One of the best ways to discover Lisbon and to meet fellow travellers is to join a guided tour. We have worked with Getyourguide.com for the last six years, and some of the best tours of Lisbon include:
The number E28 tram follows the route.
Martim Moniz – Graca – Portas de Sol – Se Cathedral – Rua Conceição (southern Baixa) – Chiado – Sao Bento – Estrela - Campo Ourique
(once the tram reaches the end it follows the same route but in reverse)
The busiest section is between Baixa and Alfama, but during the peak season the entire route will be crowded. The western section (Sao Bento to Campo Ourique) tends to be the quietest section.
Note: The tram does not stop outside the castle, and it is still a steep walk from the closest tram stop up to the entrance to the castle.
The number 28 tram rushing through the streets of Lisbon
Insider tip: If you purely want to ride the Remodelado trams, and are not too bothered by the route, consider taking the E24 instead of the E28. This is a newly opened tram route connects Praça Luís de Camões to Campolide, and as it is less famous, there are always seats available.
The number 28 tram passes through many of the most interesting districts of Lisbon and this section details the main tourist sights along the route.
Estrela - A calm and prosperous district. The tram stops in front of the Basílica da Estrela with its ornate Baroque facade and huge domed roof. Opposite the Basilica is the pleasant Jardim da Estrela, a popular park among Portuguese families and a great place to relax after a long day of sightseeing.
The tram in front of the Basílica da Estrela
Sao Bento – The setting for the Portuguese parliament building, which is housed in the grand Assembleia da República. This is another underrated and little-visited district of Lisbon that is worthy of a detour from the common tourist areas.
The Assembleia da República in Sao Bento
Praça Luís de Camões – The main plaza of Bairro Alto, a chaotic and hectic plaza where there is always something going on. The narrow streets of Bairro Alto come alive at night with funky bars and trendy hangouts, and at the weekends the socialising spills out onto the streets. The district has imposed a closing time of 2am to try to control the chaos, and this is when most revellers head to Cais do Sodre.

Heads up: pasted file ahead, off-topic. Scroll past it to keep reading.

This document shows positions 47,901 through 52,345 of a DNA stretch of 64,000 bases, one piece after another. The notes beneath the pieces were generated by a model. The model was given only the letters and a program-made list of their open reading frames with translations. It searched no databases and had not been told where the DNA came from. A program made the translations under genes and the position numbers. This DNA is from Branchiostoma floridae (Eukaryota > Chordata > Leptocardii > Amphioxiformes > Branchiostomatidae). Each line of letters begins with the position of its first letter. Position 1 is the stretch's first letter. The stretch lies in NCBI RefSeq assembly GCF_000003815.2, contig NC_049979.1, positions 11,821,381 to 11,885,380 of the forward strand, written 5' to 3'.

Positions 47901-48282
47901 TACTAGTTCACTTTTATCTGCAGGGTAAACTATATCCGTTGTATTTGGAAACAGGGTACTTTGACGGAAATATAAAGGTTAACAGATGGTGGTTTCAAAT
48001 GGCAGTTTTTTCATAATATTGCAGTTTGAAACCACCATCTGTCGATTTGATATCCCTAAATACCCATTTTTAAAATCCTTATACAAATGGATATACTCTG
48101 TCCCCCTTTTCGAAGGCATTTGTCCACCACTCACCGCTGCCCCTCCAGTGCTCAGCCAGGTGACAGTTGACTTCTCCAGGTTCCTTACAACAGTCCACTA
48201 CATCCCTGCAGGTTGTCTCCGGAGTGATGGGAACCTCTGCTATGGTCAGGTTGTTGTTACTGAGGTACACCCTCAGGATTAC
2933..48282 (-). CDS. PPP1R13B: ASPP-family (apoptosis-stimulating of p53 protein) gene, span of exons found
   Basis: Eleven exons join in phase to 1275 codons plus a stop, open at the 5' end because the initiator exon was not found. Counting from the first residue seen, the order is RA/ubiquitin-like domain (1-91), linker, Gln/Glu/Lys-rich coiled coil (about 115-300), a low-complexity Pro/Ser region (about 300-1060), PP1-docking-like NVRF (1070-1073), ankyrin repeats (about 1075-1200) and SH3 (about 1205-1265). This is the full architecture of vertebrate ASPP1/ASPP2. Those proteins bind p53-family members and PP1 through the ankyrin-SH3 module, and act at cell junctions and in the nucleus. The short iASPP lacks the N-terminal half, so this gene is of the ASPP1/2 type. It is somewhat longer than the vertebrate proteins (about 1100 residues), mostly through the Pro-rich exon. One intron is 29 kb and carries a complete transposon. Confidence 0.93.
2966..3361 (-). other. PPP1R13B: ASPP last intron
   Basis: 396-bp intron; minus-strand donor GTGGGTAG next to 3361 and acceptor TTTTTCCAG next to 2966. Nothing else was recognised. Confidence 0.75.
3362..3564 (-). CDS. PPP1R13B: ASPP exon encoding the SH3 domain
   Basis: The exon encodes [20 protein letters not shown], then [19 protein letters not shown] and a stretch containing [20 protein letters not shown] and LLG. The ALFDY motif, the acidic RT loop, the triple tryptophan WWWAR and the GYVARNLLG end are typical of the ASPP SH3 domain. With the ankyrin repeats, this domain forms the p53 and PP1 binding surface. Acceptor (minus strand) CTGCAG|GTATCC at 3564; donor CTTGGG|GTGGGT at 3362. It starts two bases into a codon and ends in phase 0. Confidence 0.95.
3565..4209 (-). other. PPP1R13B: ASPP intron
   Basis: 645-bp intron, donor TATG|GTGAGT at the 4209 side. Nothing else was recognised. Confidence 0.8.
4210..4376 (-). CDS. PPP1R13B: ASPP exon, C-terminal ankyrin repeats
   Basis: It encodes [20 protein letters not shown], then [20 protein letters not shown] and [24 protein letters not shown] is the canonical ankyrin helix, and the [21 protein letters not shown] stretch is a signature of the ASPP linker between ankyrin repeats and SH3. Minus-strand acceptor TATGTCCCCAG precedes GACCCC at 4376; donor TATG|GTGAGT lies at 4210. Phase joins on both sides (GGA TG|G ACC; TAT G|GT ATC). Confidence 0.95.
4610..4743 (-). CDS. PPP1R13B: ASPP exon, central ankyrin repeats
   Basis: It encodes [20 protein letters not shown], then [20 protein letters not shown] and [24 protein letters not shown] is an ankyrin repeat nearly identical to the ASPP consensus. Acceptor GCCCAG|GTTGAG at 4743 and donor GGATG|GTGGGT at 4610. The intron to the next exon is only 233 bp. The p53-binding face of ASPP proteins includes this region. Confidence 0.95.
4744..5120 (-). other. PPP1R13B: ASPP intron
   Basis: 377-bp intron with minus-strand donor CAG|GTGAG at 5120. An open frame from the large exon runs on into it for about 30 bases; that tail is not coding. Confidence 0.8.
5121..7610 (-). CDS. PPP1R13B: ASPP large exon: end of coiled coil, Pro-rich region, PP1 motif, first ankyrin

Rua Conceição – The tram stop at the southern side of the Baixa district, which is close to the pedestrianised street of Rua de Augusta and the Praça do Comércio, Lisbon’s finest plaza.
Se Cathedral – Tram stop outside the ancient Se Cathedral and Saint Anthony Church. Saint Anthony is the patron saint of Lisbon (along with lovers and lost causes) and the Igreja de Santo António was constructed on his birthplace.
Portas do Sol – A very popular and scenic plaza in Alfama, which has a wonderful view over the district and Tejo Estuary. This is also the location of the Museu de Artes Decorativas and closest stop for the castle.
The Portas do Sol view point in Alfama
Graca – A district that is truly Portuguese, and a great location to experience normal Portuguese daily life. There may not be many actual sights in Graca but is an enjoyable district to explore, with a pleasant high-street of family-run shops and bustling cafes. .
Anjos – A multi-cultural and diverse selection of the city, some visitors will embrace the diversity while others will think it is a bit shabby.
The little yellow Remodelado trams date from the 1930s and are bursting with traditional charm, from the original dials and levers through to the uncomfortable polished wood benches. These trams are called Remodelado (re-modelled) because they were thankfully upgraded with improved brakes and electrics during the 1990s. Some visitors may think that the brakes are sometimes too good.